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no, paw. it's got to be my own work and i have to turn it in tomorrow. well, i know a lot of other fathers are going to be helping out their kids, huh? well... they shouldn't, should they, paw? good night. helen, you can't give opie that prize. look, andy, opie wrote the best essay and we promised that the best essay would get a prize and be published. now, we have an obligation to keep our word even if it is a blow to mayberry. yeah, it'll be a blow, all right. it'll be like telling people at valley forge that george washington got frozen someplace else. i'm not going to take the prize away from opie. and that brings up another little point. how do you think that folks around here are going to feel about opie when they read all this? and me? i'm his father. they're not going to be too happy with me either. i sympathize with you, andy, but i can't help it. it's going to be published tomorrow. well, i'll tell you one thing. you're not making it very easy
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opie: hey, paw! paw! i won, paw! i won! yeah, i heard. congratulations. miss crump announced it this morning. she said it's going to be in this afternoon's paper. yeah. it's already out. ohh... you took the words right out of my mouth. no battle. no heroes neither. no arrows, no colonels. kind of gives you an empty feeling. hi, boys. hi. hey. gee, paw, they sure acted funny.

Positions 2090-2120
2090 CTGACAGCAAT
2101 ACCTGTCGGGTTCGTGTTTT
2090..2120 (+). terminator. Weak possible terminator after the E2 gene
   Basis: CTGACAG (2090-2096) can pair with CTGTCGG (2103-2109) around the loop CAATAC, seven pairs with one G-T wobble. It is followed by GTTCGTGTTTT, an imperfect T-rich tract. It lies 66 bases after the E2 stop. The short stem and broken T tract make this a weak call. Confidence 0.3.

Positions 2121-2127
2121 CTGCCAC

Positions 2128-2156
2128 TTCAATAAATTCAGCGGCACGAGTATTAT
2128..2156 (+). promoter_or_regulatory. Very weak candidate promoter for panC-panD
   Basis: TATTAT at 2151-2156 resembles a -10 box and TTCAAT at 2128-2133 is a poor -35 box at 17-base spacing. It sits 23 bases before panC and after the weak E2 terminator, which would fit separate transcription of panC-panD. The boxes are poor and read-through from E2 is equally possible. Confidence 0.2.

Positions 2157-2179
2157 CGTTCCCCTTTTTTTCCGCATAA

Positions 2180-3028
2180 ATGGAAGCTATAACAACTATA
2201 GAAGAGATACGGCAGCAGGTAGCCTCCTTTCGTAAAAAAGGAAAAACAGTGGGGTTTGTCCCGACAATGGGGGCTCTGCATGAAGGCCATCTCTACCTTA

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l. hi, ms. edwards, mr. strongbow. hello. well... it's been a week. looks like everybody'd be over it by now. well, it was a great shock, andy and people are taking it very hard. hmm. maybe i shouldn't have written it. ... even the kids are kind of upset with me. most of them had colonels in their families, too. ( phone ringing ) oh. i'll get it. hello? yes, he is. i wonder... all right, i'll tell him. they want us down at the courthouse right away-- something to do with the essay.
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l come to a head now. come on, opie. what's happening? andy, i thought i'd be a good idea if we all listened to the broadcast together. what are you talking about? the radio broadcast from the governor. what? it's his weekly radio chat and i got this wire saying there's going to be something on it we might be interested in hearing. oh, for heaven sake's. hey, everybody, i got it. governor: ...we look forward to progress in that area. and now i have a special message to the people of one of our towns in the northern part of our state. not one of our biggest towns but certainly one which we cherish dearly-- the town of mayberry. to the people of mayberry -- i have read with deep interest the article in your newspaper entitled "the true story of the battle of mayberry." i wish to commend the student who wrote it and congratulate the entire mayberry community.
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can serve as an inspiration to all the people of the state. too often we are hindered by old myths and legends that have no real meaning today. there's a lesson to be learned from the true story of the battle of mayberry and that is that things can very often be settled peacefully. you all have every right to be proud of your town and its wise founders. good day. ( all talking at once ) it's what we've all known for some time. mayberry has always been an honest and peaceful town and we all have a right to be proud. and do you know who's responsible for all this? opie taylor. three cheers for opie! cheers! cheers! cheers! well, ope, looks like it's safe to wear that medal now, huh?
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xena, what does this h like? a mushroom. just a plain old mushroom. i think this is it. [ groans ] you're telling me that this is going to help you with morning nausea? that's what they say. come on. give me, give me. well, bottoms up. some warrior, huh? you look beautiful. [ scoffs ] you do. i feel like a slug. a pregnant slug. you're happy, xena. oh, yeah?